The entry-level trial court in Arkansas—the court where most PI cases should be filed—is called the circuit court. Typically, you'll file your case in the circuit court that's closest to where your injuries happened, though sometimes the rules might allow (or require) you to file in another circuit court.
You begin your PI lawsuit by filing a document called a "complaint" with the circuit court clerk. (Ark. R. Civ. Proc. 3(a) (2023).) The complaint should describe, in separate, numbered paragraphs:
When you file your complaint, the clerk of the court will issue a summons. (Ark. R. Civ. Proc. 4 (2023).) You must "serve" (formally deliver) the summons and your complaint on each defendant. The rules for service are quite specific and you'll need to follow them carefully. (See Ark. R. Civ. Proc. 4(c-h) (2023).) You've got 120 days after filing your complaint to complete service. (Ark. R. Civ. Proc. 4(i) (2023).) The court can dismiss your lawsuit if you don't serve the defendant in time.
Most personal injuries happen because of someone's negligence—meaning the failure to act with reasonable care under the circumstances. In many cases, the party you accuse of negligence will point the finger back at you, claiming that you're also to blame. This legal defense, called "comparative negligence," is available in Arkansas.
Arkansas has adopted a version of comparative negligence called modified comparative negligence. Under this rule, if you're less than 50% at fault, your percentage of the fault reduces the damages you're allowed to collect. But if you're 50% or more to blame, you aren't allowed to collect any damages. (Ark. Code § 16-64-122 (2023).)
Here's a quick example. You were in a car accident with Doe. You sued Doe for damages, claiming Doe's negligent driving caused the accident. Doe, in turn, claims that you were comparatively negligent and asks for damages from you.
After a trial, the jury finds your total damages are $100,000 and that you were 30% to blame for the wreck. The jury decides that Doe's damages total $60,000 and assesses 70% of the blame to Doe. How much in damages will each of you collect?
Because you were 30% to blame for the accident, you can collect 70% of your $100,000 in damages: $100,000 x 70% = $70,000. Doe's auto insurance company will write you a check for that amount.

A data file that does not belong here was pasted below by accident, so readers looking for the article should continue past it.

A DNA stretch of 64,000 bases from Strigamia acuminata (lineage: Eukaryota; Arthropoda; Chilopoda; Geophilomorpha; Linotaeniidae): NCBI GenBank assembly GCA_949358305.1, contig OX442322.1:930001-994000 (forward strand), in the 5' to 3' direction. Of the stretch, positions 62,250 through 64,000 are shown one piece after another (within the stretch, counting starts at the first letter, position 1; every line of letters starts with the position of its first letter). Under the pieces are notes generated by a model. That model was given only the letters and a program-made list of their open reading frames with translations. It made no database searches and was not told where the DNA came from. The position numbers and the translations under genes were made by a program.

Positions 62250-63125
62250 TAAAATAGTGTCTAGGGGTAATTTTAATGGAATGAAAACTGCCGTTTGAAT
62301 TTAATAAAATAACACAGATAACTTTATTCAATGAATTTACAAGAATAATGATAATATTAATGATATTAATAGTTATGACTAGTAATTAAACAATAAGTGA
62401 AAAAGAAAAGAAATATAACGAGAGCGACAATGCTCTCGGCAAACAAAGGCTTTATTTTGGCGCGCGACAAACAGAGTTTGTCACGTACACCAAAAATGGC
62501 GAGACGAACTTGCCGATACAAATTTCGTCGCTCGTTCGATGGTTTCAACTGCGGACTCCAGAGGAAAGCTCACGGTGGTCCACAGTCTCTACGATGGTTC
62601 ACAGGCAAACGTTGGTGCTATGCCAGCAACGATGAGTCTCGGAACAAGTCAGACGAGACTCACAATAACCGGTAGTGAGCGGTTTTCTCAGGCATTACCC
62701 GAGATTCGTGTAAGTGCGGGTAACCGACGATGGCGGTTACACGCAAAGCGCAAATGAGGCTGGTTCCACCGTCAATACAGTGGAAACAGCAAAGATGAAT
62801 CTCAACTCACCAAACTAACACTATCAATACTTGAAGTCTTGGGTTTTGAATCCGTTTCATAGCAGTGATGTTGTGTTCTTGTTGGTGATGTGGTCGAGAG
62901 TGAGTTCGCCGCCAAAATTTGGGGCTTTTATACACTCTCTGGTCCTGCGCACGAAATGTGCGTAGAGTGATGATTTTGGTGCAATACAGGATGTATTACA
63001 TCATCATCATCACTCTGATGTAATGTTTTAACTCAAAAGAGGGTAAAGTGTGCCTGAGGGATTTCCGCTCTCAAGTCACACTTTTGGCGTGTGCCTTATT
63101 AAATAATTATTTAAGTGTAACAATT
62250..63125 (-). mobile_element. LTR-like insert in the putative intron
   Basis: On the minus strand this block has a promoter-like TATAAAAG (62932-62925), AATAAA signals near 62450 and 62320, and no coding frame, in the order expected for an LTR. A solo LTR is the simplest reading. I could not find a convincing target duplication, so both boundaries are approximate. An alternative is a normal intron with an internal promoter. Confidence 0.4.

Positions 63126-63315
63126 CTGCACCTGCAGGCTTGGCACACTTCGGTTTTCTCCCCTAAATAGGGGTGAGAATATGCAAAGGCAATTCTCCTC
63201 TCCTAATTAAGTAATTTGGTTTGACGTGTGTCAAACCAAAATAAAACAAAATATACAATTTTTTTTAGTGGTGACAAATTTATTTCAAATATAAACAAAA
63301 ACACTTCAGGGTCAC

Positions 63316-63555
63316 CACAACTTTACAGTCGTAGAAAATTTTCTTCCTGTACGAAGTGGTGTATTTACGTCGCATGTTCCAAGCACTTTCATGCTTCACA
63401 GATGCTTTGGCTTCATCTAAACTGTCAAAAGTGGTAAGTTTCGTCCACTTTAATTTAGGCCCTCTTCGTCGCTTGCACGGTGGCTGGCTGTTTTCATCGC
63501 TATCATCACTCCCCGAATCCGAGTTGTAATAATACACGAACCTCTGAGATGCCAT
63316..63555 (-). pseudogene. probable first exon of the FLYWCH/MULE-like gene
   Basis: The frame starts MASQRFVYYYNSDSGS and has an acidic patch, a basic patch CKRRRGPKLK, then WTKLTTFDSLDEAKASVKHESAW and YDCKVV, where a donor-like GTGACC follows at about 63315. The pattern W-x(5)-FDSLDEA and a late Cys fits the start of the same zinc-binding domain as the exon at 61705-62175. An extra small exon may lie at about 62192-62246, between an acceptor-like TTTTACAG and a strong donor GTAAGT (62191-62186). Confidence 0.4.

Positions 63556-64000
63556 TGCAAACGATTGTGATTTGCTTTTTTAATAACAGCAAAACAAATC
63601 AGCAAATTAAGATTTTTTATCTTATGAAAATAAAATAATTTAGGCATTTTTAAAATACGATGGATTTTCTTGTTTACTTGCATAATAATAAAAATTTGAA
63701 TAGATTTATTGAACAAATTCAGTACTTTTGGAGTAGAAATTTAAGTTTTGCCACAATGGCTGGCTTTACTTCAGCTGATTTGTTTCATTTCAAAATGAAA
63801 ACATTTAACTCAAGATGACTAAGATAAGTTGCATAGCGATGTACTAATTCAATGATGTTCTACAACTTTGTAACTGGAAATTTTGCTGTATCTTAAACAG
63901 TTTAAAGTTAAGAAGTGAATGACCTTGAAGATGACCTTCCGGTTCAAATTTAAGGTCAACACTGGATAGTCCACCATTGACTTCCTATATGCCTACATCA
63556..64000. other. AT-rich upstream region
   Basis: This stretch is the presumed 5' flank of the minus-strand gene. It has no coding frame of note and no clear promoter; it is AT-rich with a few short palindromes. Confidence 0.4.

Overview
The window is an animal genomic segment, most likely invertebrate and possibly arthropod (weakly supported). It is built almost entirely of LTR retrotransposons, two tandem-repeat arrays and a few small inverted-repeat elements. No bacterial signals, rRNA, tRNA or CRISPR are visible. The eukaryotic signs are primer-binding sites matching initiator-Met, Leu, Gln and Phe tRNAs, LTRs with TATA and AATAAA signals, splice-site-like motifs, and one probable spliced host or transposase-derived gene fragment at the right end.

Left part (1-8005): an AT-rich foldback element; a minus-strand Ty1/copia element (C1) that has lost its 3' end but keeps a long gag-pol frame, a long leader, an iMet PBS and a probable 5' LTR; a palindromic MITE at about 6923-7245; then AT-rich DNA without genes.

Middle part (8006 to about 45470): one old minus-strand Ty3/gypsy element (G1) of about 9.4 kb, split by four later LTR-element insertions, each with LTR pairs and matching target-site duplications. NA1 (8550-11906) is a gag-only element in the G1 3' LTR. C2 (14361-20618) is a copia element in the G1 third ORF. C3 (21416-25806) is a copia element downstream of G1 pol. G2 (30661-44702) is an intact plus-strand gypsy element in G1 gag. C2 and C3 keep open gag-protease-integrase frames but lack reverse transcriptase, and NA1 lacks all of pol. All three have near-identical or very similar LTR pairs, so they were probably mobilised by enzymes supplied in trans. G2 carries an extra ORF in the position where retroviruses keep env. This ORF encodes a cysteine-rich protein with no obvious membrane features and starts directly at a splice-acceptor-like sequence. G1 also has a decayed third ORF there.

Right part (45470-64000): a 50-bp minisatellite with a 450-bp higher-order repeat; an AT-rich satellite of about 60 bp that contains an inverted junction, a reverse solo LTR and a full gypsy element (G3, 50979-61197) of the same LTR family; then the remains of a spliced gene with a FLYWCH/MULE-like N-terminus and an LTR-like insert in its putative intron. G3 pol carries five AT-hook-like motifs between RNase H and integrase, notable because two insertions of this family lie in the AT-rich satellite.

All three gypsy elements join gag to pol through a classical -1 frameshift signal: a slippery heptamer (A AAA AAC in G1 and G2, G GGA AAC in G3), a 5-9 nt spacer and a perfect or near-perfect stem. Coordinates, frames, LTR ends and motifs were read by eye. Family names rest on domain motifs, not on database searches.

Doe doesn't fare as well. Because Doe was 70% at fault for the crash, Arkansas' modified comparative negligence rule means that Doe collects nothing.
Many states have limited, or "capped," the damages an injured person can collect in PI cases. In states where caps exist, damages for injuries like pain and suffering and emotional distress are frequent targets. Other states have capped damages in particular kinds of cases, like medical malpractice claims.
The Arkansas Constitution bars caps on most kinds of damages. (Ark. Const. art. 5, § 32 (2023).) The lone exception to this rule is punitive damages. Punitive damages don't compensate an injured person for their injuries. Instead, they're designed to punish wrongdoers and deter others from behaving the same way in the future.
Arkansas caps punitive damages at the greater of:
(Ark. Code § 16-55-208 (2023).)
If you've got an Arkansas personal injury case, chances are you're up against an experienced insurance adjuster or insurance company lawyers. If your case is simple—undisputed facts, minor injuries, and relatively small damages—you might be able to handle it on your own. But if it involves complex facts, difficult legal questions, severe injuries, or significant damages, you should have expert legal help on your side.
An Arkansas personal injury lawyer knows the court rules, understands when and how to file your case in court, and can put you in the best position to maximize your recovery. If you're ready to move forward with your case, here's how to find a PI lawyer who's right for you.